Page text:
Niche properties Multifamily CCIM Feature

Affordable Housing

Six steps help to navigate this tricky terrain.

Nationwide, the affordable housing sector continues to grow - in importance and need. Demand for units consistently outpaces supply in key market areas, driven by factors such as rising rents, stagnating wages, and shifting demographics of baby boomers and millennials.

By definition, affordable housing projects require occupants to pay no more than 30 percent of their income for gross housing costs, including utilities. These affordable properties do not always have the lowest rents. Area median income percentages play a large role in determining the rental rate pricing and the impact it exerts on absorption rates and lowering cost-burdened percentages.

While it is a significant market opportunity, new investors must learn to navigate a complicated process. Commercial real estate professionals can invest wisely by following these steps.

Essential Knowledge

The six steps to success and creating growth in the affordable housing market space encompass the following:

1. Identify the four Ws - who, what, when, and where.

Who: This could be either a developer of new affordable properties or an investor looking for existing properties to buy and operate.

What: Define the types of affordable properties the developer or investor wants to operate, such as income-restricted, low-income housing tax credit properties, Section 8 properties, or workforce housing.

When: Does the developer or investor want to hold these properties for the short- or long-term?

Where: Identify main markets in which the developer or investor wants to operate, such as urban, suburban, or tertiary.    

2. Weigh the options with an expert.

Seek out a full-service provider with the experience, contacts, and creative approach to help the developer or investor build a team of experienced affordable housing experts, with both U.S. Housing and Urban Development and a government-sponsored enterprise (Fannie Mae or Freddie Mac).    

3. Identify a lender with affordable housing experience.

Find a lender that is familiar with the affordable housing finance process and the options available for debt structuring, ensuring the maximum financial wherewithal and generating the greatest return. To advance quickly,  an expert lender also will advise on tax preservation programs, recapitalizing options, flexible prepayment, and bridge to re-syndication options.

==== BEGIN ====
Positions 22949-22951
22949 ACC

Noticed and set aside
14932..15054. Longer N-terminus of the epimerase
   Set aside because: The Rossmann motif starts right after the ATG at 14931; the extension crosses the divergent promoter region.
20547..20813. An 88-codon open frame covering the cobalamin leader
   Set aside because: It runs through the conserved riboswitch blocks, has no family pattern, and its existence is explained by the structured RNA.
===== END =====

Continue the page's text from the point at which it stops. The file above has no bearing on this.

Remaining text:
4. Conduct a market analysis.

This will determine the demand and the depth of income-qualified residents and help commercial real estate professionals locate the most advantageous place to develop affordable property. The key to feasibility is the gap between market and affordable rents - ideally at least a 10-percent gap.

However, the higher the gap percentage, the higher the market absorption rate. Increased absorption rates signal faster and more complete lease-up potential for a given property. Also, stay aware of other developments under proposal or construction in order to avoid oversaturated areas, which can reduce the gap between market and affordable properties.     

5. Set the project timeframe.

Timing and considerations concerning the project timeframe are key indicators of the type of financing or debt option the project will require. Typically, much of the debt for new construction and/or sub-rehab affordable housing using bonds and 4 percent low-income housing tax credit is structured in one of three ways:

  • HUD 221(d)(4) new construction or sub-rehab programs;
  • Freddie Mac's tax-exempt loan program; and/or
  • Fannie Mae's MBS as tax-exempt bond collateral - fixed rate (M.TEB) program.

Typically, HUD offers the most competitive interest rates and loan proceeds along with fully amortizing, nonrecourse loans of 40 years, plus a two-year, interest-only construction period. However, HUD programs often take more than six months to close a deal.

On the other hand, Fannie Mae and Freddie Mac programs typically can be closed within 90 days. The choice of agency should be based on the elements of the loan terms most favorable to the developer or investor, such as lower interest rates, net proceeds, length of term, and timing.    

6. Stay abreast of Tax Credit Equity program basics and details.

Keep current with revisions, because the developer or investor may extract savings or other financial benefits for the affordable housing project.

Dynamic Potential

The affordable housing sector brings tremendous opportunity for growth, along with its own distinct set of challenges and considerations. The capitalization of affordable housing involves a complex layering of debt and equity. As a result, the most direct path to success resides in assembling an expert team to help navigate the process and quickly turn the efforts into ROI.

Heather Olson, CCIM, and Frank Baldasare

Heather Olson, CCIM, is assistant vice president at Walker & Dunlop in Atlanta. Contact her at holson@walkerdunlop.com.

Frank Baldasare is managing director at Walker & Dunlop in Atlanta. Contact him  at fbaldasare@walkerdunlop.com.

 

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